Turkey raises concerns about EU third-party free trade agreements

ISTANBUL - Turkey’s Minister for Economy, Nihat Zeybekci has raised concerns about the effect of third party European Union (EU) trade agreements on Turkey.

Zeybekci said, on Friday, that whenever the EU signs a free trade agreement with third parties, the countries in question are automatically entitled to a free circulation of goods, both within the EU and Turkey - whereas Turkey is not.

"This is neither acceptable nor sustainable," he told reporters after a meeting with EU Trade Commissioner Karel De Gucht on the Customs Union.

Zeybekci said that negotiations have resumed on the Customs Union agreement with the EU, which has been created with an expectation of full membership in the short term.

The Economy Minister suggested that in the event that the EU signs a free trade agreement with major economies, such as the U.S., Canada or India, it would have a tremendously negative effect on the economy of Turkey, and such damage would be impossible to compensate for.

"No third country should be able to be a party to such agreement. We think it is unacceptable," he said.

Zeybekci added that the EU Trade Commissioner and the accompanying delegation agree that the Customs Union needs to be upgraded, modernized, and made more acceptable and sustainable.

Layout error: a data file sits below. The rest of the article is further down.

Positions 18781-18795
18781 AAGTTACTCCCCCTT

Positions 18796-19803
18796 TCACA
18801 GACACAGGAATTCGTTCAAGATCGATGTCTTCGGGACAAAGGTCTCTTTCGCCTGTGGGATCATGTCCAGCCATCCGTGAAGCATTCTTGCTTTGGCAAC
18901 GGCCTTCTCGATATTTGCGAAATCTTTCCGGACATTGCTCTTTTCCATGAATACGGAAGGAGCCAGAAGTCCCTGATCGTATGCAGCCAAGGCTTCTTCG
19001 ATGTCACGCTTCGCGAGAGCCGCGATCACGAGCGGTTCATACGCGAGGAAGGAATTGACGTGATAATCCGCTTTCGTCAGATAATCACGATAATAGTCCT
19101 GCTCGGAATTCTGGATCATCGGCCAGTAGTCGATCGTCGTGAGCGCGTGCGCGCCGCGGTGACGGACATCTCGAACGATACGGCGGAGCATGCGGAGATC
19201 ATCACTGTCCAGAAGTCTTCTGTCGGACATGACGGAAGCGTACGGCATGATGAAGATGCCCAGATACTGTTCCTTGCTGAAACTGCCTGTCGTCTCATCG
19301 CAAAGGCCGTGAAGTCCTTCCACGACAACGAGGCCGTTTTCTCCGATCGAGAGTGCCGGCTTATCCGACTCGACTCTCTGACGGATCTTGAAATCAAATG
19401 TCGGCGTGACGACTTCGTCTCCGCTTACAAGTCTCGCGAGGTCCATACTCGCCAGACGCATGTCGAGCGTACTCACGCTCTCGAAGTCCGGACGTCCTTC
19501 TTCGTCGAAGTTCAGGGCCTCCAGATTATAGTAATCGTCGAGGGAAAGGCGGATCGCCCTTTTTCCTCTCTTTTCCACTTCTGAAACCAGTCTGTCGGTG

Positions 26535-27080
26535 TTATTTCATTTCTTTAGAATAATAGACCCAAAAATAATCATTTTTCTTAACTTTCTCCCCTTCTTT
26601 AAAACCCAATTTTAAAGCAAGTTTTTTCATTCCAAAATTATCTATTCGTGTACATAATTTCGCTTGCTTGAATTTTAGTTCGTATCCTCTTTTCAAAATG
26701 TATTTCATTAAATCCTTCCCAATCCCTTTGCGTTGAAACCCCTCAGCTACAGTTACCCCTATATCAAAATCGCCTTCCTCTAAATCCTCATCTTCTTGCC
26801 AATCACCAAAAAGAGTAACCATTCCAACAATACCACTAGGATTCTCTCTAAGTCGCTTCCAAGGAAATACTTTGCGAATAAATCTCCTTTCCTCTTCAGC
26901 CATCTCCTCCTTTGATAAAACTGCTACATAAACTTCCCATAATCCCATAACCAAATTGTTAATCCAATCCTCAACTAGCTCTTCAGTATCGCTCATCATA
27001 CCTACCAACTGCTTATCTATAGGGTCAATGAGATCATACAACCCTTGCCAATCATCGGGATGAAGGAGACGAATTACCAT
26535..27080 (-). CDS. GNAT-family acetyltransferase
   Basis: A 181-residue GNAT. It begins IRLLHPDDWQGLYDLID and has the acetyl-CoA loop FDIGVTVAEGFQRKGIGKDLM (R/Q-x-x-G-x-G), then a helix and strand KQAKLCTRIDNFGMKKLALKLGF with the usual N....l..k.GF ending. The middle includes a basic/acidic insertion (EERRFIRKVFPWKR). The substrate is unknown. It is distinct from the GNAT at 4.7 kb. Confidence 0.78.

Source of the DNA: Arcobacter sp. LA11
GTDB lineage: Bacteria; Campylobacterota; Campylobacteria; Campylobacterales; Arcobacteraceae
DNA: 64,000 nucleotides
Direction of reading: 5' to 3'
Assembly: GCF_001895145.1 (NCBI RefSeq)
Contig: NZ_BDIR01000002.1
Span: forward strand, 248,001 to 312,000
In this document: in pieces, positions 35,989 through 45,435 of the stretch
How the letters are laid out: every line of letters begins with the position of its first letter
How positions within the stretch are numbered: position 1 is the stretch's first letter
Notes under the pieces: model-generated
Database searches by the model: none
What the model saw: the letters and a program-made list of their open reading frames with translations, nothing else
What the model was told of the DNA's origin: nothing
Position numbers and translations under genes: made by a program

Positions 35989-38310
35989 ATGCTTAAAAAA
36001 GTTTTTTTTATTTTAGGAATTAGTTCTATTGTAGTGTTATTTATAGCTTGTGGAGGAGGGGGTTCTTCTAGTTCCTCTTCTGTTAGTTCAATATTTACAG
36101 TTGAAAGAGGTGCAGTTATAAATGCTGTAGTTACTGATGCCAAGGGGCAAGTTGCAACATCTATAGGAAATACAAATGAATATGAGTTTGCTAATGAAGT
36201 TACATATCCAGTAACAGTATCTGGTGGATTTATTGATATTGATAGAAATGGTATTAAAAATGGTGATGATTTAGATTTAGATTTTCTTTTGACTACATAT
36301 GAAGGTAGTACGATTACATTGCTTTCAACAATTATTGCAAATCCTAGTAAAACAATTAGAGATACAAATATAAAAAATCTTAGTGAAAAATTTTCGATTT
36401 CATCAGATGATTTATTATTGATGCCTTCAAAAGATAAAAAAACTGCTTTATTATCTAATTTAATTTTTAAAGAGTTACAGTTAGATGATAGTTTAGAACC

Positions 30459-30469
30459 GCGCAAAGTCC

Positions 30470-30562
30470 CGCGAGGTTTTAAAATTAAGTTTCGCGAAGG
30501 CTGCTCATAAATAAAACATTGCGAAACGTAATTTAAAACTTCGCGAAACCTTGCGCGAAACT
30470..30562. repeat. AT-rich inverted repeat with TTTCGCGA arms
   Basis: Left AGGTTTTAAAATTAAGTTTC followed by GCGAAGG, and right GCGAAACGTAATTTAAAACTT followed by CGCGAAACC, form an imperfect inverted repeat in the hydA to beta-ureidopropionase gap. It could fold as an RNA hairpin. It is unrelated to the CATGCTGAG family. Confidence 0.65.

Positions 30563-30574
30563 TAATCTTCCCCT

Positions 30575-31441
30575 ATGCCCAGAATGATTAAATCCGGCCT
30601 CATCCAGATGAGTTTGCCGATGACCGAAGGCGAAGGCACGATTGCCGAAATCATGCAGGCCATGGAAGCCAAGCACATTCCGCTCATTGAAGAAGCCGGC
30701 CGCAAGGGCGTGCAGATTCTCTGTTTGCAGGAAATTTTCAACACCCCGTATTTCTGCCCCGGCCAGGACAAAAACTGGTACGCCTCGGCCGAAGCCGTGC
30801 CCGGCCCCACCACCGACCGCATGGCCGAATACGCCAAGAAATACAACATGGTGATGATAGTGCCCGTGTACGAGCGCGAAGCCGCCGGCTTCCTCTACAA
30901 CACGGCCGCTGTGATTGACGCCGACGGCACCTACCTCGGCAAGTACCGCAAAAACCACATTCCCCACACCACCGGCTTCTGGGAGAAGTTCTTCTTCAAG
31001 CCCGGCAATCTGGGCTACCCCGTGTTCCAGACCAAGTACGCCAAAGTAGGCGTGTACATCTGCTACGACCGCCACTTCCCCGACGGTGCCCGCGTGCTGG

"We decided to set up a committee and technical team to start working right away. We believe that there will be positive developments," Zeybekci said, referring to their goal of ensuring that Turkey automatically becomes party to FTAs signed between the EU and third party countries.

"If we fail to ensure the signing of a parallel agreement whenever the EU signs a free trade agreement with a third party, we want to be able to prevent that third party from being automatically entitled to free circulation rights within Turkey. We want to prevent it until a parallel agreement is signed," he said.

Zeybekci said that they also discussed the recently resolved transit pass row with Bulgaria, where Turkish trucks were kept waiting for 12 days in February at Turkey`s Kapikule border gate by Bulgarian authorities.

"We see this as a de facto suspension of the Customs Trade Agreement," he said, referring to an article within the agreement that states that free circulation of goods within the scope of the Customs Union agreement may not be hindered, restricted or subjected to quotas within the EU member countries.

"We will keep monitoring the situation, and take legal action if necessary," the minister councluded.

The dispute over transit passes for trucks travelling between Turkey and Bulgaria was solved on Feb 13, after Bulgaria decided to issue around 100,000 passes.

Turkey and Bulgaria closed the border at the beginning of February, after Sofia approved only 5,000 of the 125,000 transit permits requested by Turkish trucks at the beginning of the year.

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